by Nancy Weinstein

College acceptance letter

For the hundreds of thousands of students that applied to selective colleges this year, the short-term goal was clear: Getting In. And while many of those students are actively rejoicing, many more are lamenting the thin envelope that came in the mail. Now what?!

According to personal accounts from concerned parents across the nation, unless your child is a recruited athlete, getting into a top college is a virtual crap-shoot. The perception is that too many qualified, legacy applicants means “safety school” is as anachronistic as the rotary telephone. And while the debate rages as to whether perception is reality in college admissions, the reality that stress levels have risen significantly among teens is indisputable.

As many of our nation’s best and brightest reacted to the disappointment that despite all their hard work and achievements, their standardized test scores or GPA were not quite high enough, they hadn’t taken a sufficient number of AP Classes, or they didn’t have quite enough breadth in their extra-curricular activities, perhaps it provides an opportunity to collectively ask ourselves the question, “What is the end goal?”college rejection

Parents will tell us what they really want is for their child to be happy. Realistically that’s shorthand for, “Go to a good college, have plenty of opportunities for a well-paid professional career and attain financial security that is at least equal to if not greater than how they were brought up.” We get it.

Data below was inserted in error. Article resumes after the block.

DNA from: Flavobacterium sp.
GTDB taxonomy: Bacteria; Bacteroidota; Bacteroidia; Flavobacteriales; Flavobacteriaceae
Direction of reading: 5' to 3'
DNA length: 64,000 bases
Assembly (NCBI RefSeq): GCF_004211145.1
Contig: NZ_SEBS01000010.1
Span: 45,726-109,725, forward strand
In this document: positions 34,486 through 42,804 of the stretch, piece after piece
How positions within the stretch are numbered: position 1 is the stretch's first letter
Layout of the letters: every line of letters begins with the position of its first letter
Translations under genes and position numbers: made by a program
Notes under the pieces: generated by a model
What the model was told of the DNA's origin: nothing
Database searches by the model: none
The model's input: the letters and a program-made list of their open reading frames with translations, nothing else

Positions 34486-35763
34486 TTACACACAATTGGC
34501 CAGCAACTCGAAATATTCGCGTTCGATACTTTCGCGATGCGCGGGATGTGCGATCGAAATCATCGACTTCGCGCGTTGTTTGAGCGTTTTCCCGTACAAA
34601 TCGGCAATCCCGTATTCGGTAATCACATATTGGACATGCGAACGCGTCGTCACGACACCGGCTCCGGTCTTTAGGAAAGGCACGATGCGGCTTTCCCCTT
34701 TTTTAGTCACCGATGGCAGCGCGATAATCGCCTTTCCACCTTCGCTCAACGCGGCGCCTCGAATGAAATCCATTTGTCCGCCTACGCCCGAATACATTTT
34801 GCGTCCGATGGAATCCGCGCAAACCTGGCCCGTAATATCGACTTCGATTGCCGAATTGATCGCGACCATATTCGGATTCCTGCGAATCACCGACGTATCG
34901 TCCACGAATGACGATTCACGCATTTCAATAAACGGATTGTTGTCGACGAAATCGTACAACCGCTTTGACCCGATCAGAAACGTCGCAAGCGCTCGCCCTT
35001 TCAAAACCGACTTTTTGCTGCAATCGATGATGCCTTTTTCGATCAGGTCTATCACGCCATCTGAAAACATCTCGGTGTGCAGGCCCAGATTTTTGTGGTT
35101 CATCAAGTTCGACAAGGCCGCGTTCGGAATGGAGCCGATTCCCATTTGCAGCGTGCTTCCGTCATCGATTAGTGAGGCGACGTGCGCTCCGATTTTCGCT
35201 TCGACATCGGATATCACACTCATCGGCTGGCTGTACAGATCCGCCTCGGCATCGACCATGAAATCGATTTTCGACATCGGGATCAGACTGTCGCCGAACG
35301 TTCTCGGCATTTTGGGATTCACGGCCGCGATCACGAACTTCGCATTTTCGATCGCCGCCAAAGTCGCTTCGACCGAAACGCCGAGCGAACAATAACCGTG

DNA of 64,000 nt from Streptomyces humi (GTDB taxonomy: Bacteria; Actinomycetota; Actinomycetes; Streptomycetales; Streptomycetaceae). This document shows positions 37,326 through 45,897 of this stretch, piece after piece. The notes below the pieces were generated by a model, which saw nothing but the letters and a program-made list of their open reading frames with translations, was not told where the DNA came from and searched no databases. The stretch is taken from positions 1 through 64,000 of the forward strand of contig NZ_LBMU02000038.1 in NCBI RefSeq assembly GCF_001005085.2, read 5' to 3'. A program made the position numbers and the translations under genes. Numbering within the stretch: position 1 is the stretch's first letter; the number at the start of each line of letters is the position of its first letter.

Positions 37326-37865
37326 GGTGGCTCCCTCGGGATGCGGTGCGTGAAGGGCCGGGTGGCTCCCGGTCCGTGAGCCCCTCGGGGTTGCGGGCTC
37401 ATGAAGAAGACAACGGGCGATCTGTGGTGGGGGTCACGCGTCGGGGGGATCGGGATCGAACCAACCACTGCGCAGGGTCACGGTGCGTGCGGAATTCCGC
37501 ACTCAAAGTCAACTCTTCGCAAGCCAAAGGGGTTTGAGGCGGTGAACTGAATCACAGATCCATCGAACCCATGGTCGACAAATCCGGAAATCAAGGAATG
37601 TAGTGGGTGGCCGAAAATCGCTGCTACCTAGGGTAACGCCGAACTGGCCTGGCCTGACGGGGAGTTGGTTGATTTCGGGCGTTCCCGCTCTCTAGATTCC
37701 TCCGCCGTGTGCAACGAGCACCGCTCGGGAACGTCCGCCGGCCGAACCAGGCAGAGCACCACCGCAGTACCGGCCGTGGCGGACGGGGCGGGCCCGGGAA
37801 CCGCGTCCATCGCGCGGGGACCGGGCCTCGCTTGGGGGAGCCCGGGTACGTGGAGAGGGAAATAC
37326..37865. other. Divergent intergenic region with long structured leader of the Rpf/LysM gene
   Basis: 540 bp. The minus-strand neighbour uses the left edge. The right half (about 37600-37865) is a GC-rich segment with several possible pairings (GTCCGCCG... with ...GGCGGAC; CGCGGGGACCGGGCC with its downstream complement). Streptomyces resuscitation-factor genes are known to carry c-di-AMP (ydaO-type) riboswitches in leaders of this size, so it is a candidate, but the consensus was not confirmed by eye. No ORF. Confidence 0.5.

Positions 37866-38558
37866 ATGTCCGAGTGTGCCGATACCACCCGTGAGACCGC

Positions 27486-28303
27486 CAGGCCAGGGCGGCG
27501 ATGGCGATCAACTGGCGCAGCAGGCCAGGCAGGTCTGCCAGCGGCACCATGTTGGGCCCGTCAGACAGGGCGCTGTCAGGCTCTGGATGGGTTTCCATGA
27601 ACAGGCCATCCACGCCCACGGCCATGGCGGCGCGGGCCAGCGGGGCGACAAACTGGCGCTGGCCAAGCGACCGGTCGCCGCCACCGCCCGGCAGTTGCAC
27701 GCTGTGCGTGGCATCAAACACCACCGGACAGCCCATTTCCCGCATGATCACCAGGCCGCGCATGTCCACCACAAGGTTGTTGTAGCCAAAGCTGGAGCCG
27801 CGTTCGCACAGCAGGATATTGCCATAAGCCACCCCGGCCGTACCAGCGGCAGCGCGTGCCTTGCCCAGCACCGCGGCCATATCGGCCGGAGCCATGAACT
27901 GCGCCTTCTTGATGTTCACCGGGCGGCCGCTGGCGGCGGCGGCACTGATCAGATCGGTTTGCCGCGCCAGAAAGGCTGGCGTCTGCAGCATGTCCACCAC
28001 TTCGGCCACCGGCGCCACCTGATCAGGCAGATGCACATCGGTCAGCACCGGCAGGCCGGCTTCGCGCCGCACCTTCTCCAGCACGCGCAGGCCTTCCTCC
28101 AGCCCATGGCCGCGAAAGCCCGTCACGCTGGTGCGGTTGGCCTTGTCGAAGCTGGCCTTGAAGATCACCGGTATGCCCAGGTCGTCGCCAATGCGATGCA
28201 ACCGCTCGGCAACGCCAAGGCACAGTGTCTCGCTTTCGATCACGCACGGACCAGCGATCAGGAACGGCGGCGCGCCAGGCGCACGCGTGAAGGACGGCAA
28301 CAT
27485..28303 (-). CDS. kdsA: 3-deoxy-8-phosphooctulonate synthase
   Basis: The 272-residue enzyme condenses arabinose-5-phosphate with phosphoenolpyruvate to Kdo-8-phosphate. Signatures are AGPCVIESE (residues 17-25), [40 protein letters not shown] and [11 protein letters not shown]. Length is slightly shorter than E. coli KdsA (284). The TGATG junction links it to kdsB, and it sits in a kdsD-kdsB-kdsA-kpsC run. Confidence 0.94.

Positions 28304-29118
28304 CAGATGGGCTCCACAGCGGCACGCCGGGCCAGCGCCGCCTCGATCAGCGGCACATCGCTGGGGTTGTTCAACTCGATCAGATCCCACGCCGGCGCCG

However, given the current reality, maybe it’s time for a new plan to attain the goal.

The expectations for perfection in the classroom, on the field, on the stage AND in the community are stealing our brightest students’ adolescence and creating stress to the point of illness. And while one could argue that sacrificing in childhood is worth the lifetime rewards, realistically, the risk-reward equation is no longer balanced because of the ever-declining likelihood that they will get in to their first choice schools.

So instead of curating your children to be the well-rounded, perfect students that admissions officers want them to be, consider cultivating their true adolescent interests and talents. Remember the end goal.

Ideally, undergraduate admissions officers will recognize and reward their adolescent passions. However, they (and you) will be able to accept the disappointment if the most desired thick envelope never arrives, because the long-term goal is in sight. Remind yourself that passion and determination are far greater indicators of success than the school on your child’s diploma. Their undergraduate institution, while an important way point, is only a stepping stone to a much bigger dream. (Though it might help to steer clear of Facebook while the hurt subsides.)

And lest you dismiss this as nostalgic idealism, data from the Brookings Institute fundamentally supports that it is the student, not the institution, that determines ultimate success.

Nancy Weinstein is an idealistic mother of two middle schoolers and a graduate of two “Top 100” institutions. She discovered her first career passion in her early forties and hopes her children find theirs much earlier in life.

Read more about handling college and career decisions and helping your students discover passion in learning on our sister site, Mindprint Learning.


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